763 Infection Control Risk Assessment of Indonesian Satellite Health Clinics Caring for Displaced Survivors of the December 2005 Tsunami

Sunday, March 21, 2010
Grand Hall (Hyatt Regency Atlanta)
Mary Lou Manning, PhD., CRNP , Thomas Jefferson University, School of Nursing, Philadelphia, PA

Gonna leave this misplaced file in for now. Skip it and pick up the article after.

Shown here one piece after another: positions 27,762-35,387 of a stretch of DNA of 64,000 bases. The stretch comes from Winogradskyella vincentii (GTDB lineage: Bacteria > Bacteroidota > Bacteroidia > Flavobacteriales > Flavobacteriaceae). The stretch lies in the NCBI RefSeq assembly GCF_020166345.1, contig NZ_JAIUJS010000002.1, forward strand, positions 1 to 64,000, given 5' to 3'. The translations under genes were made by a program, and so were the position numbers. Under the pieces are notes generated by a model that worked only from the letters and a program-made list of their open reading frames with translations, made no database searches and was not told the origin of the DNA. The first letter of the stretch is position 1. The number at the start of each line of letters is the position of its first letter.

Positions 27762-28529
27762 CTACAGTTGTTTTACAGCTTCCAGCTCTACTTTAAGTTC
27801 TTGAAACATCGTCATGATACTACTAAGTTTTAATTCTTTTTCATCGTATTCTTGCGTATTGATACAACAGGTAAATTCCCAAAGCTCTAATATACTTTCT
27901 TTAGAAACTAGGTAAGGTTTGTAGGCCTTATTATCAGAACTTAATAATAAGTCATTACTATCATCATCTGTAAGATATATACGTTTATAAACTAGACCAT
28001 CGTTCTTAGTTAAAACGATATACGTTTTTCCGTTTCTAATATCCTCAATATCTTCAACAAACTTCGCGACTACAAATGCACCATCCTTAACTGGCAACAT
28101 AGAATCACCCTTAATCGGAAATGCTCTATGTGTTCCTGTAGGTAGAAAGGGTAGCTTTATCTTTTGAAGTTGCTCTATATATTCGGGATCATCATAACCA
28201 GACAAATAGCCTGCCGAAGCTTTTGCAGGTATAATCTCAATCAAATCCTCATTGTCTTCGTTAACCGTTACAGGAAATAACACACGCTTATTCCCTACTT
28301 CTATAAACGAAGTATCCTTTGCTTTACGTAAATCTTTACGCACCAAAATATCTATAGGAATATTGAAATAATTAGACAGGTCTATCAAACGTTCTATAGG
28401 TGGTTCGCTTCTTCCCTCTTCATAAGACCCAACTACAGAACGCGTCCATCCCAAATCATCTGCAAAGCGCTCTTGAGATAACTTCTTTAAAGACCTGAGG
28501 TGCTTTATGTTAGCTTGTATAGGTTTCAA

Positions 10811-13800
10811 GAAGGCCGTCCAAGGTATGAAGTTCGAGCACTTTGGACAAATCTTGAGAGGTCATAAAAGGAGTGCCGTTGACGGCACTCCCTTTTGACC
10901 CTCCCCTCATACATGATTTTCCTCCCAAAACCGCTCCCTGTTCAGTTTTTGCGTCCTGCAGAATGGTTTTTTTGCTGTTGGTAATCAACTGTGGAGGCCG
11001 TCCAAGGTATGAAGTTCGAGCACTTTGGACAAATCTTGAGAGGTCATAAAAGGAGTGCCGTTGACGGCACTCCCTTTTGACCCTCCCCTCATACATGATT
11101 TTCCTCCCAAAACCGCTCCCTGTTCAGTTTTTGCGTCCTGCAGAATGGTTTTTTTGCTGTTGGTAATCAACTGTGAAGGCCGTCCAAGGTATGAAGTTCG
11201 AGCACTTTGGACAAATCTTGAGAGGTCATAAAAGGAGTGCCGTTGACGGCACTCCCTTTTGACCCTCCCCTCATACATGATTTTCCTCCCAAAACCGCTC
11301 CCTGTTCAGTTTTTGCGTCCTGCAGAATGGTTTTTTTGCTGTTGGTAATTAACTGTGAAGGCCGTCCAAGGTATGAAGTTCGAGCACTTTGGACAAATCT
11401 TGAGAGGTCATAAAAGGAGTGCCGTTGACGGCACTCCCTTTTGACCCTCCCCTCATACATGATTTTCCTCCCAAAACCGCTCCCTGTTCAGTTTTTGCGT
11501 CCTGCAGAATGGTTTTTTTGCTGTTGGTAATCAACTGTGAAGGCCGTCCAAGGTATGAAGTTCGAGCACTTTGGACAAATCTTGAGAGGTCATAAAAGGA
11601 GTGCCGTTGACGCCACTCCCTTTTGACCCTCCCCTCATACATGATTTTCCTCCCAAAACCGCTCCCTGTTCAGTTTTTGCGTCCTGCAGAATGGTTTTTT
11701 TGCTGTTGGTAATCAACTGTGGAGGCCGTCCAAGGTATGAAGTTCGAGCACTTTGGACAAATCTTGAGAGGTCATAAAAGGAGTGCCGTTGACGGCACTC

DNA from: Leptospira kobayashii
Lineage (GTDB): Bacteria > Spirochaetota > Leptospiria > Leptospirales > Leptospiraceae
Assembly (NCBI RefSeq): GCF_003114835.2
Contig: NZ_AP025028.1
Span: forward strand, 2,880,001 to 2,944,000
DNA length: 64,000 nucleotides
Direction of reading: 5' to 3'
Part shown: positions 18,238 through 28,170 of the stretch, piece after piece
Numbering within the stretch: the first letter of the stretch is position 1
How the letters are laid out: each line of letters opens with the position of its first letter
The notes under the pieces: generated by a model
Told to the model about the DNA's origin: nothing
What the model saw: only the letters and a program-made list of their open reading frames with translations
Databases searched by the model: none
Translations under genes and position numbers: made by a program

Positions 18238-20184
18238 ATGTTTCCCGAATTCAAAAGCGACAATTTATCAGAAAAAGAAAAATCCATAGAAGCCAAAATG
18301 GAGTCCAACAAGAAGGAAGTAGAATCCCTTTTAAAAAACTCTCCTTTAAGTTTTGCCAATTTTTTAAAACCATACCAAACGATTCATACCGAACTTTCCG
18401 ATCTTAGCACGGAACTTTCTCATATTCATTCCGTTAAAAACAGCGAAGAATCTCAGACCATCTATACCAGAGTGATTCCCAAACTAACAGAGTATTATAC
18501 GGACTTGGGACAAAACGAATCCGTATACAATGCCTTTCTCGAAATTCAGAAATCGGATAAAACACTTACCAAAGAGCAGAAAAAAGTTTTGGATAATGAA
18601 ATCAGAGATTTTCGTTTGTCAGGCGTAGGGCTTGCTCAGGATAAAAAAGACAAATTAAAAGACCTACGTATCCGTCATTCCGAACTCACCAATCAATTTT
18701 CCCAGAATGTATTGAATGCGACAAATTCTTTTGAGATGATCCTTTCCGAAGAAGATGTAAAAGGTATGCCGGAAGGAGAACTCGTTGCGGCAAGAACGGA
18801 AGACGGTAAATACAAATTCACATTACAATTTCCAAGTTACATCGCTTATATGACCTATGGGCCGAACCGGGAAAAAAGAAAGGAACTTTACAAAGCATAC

Background: On Sunday, December 26, 2005 a massive earthquake struck off the western coast of Sumatra, Indonesia triggering an explosive tsunami. More than 175,000 died and over 1.7 million people were displaced and relocated to temporary homes, shelters or camps. Many villages were completely destroyed and the community infrastructure, including health care services, was decimated. Disaster relief funds supported the construction of small prototype satellite health clinics to care for those displaced. Objective: In 2007 many people remained in “temporary” shelters and the clinics continued to provide their health care needs so a quality of care survey, including an infection control risk assessment, was conducted in the clinics. Methods: A team of American and Indonesian nurses and physicians conducted surveys in 10 health clinics in the Aceh Baret and Nagan Raya districts. A health clinic assessment tool was developed and piloted prior to use. The survey included on-site observations, record reviews and staff interviews. The infection control risk assessment focused on hand hygiene, availability of running water, screening and triage of patients, sharps safety, medical waste, personal protective equipment, occupational exposure to blood and body fluid procedures, environmental cleanliness, disinfection and knowledge of infectious disease transmission including avian influenza. The team also had the opportunity to visit and conduct an infection control assessment in one of the district hospitals. Results: Three areas for immediate improvement/intervention emerged. 1.) In 2004, medical care supplies and equipment poured into the region from around the world. The clinics received some equipment, such as tabletop sterilizers. This assessment found that the majority of clinic staff had inadequate knowledge of sterilization process and procedures and most clinics had few or no additional supplies to operate the device safely; 2.) Each clinic incinerated its own medical waste, including sharps. There were no policies or procedures guiding the practice and extremely dangerous conditions were observed at 2 clinics; 3.) Staff orientation and infection control education was limited or non-existent in all but 2 of the clinics. Conclusions: Disaster relief is a complex process measured not in months but years. Rebuilding the health care system to care for people who have experienced catastrophic loss of life and property is a slow, deliberate process requiring extensive resources. Even small improvements in infection control practices and procedures can help prevent infection and occupational exposures.